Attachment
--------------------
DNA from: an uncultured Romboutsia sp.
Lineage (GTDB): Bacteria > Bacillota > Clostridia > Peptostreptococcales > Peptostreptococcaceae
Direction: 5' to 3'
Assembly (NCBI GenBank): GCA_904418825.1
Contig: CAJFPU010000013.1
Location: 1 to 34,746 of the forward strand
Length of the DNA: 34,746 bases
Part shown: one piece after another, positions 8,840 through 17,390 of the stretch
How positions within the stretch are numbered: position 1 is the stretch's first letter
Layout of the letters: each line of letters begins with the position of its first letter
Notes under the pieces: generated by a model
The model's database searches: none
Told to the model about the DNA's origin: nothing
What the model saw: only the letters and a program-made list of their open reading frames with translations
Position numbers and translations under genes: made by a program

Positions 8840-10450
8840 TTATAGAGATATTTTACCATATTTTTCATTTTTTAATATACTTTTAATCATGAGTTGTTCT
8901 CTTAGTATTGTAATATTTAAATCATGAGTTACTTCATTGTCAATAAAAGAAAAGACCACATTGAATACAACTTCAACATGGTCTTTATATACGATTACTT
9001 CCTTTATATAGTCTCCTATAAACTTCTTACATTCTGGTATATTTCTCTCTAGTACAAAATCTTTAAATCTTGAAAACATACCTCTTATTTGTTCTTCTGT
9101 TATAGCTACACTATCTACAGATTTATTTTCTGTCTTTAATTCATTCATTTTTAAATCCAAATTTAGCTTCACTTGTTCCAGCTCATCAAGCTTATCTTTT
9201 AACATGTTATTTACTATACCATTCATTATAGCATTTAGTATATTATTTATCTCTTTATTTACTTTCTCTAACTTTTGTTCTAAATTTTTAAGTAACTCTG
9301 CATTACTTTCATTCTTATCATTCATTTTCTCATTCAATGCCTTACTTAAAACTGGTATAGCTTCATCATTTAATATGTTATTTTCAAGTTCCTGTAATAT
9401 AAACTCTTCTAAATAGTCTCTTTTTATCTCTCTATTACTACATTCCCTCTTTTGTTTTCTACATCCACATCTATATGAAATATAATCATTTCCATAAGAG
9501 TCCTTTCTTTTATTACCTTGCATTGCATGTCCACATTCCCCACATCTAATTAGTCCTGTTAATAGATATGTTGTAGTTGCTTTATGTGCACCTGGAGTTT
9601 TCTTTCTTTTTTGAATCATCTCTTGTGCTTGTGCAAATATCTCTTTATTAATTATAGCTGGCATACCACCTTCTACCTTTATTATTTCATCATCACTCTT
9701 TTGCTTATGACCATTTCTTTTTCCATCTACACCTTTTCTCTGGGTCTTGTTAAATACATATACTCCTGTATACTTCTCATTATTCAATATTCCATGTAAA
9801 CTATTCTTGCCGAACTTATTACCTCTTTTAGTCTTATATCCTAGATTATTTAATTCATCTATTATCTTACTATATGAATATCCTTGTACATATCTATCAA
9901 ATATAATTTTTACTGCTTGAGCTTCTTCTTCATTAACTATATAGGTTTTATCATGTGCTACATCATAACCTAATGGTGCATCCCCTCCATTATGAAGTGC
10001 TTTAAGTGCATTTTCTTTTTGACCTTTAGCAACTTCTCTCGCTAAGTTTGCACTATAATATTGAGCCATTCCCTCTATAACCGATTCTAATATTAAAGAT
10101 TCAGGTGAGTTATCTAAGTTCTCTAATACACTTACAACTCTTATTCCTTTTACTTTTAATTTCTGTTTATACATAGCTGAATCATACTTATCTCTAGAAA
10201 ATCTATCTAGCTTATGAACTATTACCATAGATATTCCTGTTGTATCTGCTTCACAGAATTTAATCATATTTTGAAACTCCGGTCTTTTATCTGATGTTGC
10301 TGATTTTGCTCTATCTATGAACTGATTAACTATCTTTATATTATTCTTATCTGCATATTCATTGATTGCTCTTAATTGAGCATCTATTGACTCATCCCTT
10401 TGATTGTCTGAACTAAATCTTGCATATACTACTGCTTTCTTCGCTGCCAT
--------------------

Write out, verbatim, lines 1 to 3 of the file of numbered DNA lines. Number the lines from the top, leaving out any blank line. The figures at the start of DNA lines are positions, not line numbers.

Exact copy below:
DNA from: an uncultured Romboutsia sp.
Lineage (GTDB): Bacteria > Bacillota > Clostridia > Peptostreptococcales > Peptostreptococcaceae
Direction: 5' to 3'